A few years ago, I came up with what seemed to be a promising approach. I implemented it in two languages, first Acorn and then Cone. It worked out well for Acorn, but the more I played with it in Cone, the less I liked it. It turned out to be error-prone in frustrating ways, and the rules for switching between modes were not simple and obvious. In short, it kept getting in the way of a smooth programming experience.

There is no reason for me to go into great detail about where it went astray, other than to point out where the conceptual flaw lay. The mistake I made was to try to embed the intelligence of the technique completely into the lexer. The lexer used some simplistic indentation heuristics to determine when to automatically inject semicolons and curly braces into the parser, as if those tokens had been explicitly specified. If it discovered the explicit curly braces, it would turn off significant indentation, thereby switching modes from significant indentation to free form.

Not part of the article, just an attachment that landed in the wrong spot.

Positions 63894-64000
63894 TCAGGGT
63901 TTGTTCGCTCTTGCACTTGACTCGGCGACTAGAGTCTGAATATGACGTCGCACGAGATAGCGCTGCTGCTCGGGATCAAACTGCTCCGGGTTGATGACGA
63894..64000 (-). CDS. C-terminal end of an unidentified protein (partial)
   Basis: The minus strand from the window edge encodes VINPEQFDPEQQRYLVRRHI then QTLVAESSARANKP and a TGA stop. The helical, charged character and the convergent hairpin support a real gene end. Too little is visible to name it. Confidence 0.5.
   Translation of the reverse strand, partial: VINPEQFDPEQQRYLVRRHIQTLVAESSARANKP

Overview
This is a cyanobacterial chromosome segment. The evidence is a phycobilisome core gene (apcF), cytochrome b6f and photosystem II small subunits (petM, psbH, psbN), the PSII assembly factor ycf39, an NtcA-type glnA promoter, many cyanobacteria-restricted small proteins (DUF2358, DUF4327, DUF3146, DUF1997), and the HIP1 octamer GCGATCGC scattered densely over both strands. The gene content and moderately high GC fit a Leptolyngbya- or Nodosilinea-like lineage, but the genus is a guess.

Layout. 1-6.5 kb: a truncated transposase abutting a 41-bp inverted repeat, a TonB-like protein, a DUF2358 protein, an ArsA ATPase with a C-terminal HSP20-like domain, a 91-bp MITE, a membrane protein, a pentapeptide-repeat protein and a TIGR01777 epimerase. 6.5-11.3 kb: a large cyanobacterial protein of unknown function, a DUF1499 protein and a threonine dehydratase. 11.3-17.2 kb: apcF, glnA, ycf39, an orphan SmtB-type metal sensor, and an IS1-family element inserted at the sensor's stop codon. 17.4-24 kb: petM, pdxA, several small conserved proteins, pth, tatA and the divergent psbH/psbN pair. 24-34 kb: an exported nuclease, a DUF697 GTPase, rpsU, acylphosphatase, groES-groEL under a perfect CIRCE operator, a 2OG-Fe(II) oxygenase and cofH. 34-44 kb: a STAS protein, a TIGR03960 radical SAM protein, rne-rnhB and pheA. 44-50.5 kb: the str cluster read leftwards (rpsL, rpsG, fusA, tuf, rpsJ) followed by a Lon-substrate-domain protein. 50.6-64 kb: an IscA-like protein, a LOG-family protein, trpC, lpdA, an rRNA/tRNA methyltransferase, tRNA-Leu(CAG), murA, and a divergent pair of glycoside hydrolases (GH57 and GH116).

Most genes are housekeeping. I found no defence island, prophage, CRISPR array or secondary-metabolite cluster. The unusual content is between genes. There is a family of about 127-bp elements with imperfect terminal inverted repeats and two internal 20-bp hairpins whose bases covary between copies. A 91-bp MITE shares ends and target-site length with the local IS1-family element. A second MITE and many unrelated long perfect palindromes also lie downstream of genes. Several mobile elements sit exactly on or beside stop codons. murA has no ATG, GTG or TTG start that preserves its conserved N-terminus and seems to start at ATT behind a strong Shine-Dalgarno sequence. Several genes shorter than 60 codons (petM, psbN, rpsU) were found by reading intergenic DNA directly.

I liked this approach because the parser only sees and follows the formal grammar, ignoring all white space discarded by the lexer.

This approach went wrong in too many disturbing ways. A multi-line statement might be artificially divided into several statements, one per line. Some statements do not end with a semi-colon, but get one anyway. Sometimes you want to put a block inside a statement, and then have it carry on afterwards.

Most of the time the algorithm worked as intended, and I had decent workarounds for some of the problems, but I knew in my heart it just was not going to cut it. For lack of a better approach, I put it on hold, but then I was left reluctant to write or show much code in Cone, because I knew I was not settled on this basic syntactic convention.

Grammar-driven Approach

It turns out that the better way to do this is to have significant indentation rules be driven by the parser and the grammar it follows. The parser can then asks the lexer for help, as needed. By using the language’s grammar as a guide, the parser only needs to consider significant indentation in certain very narrow circumstances, where there might be ambiguity or where the grammar asks for it.

Let’s take a look at each of these situations in turn.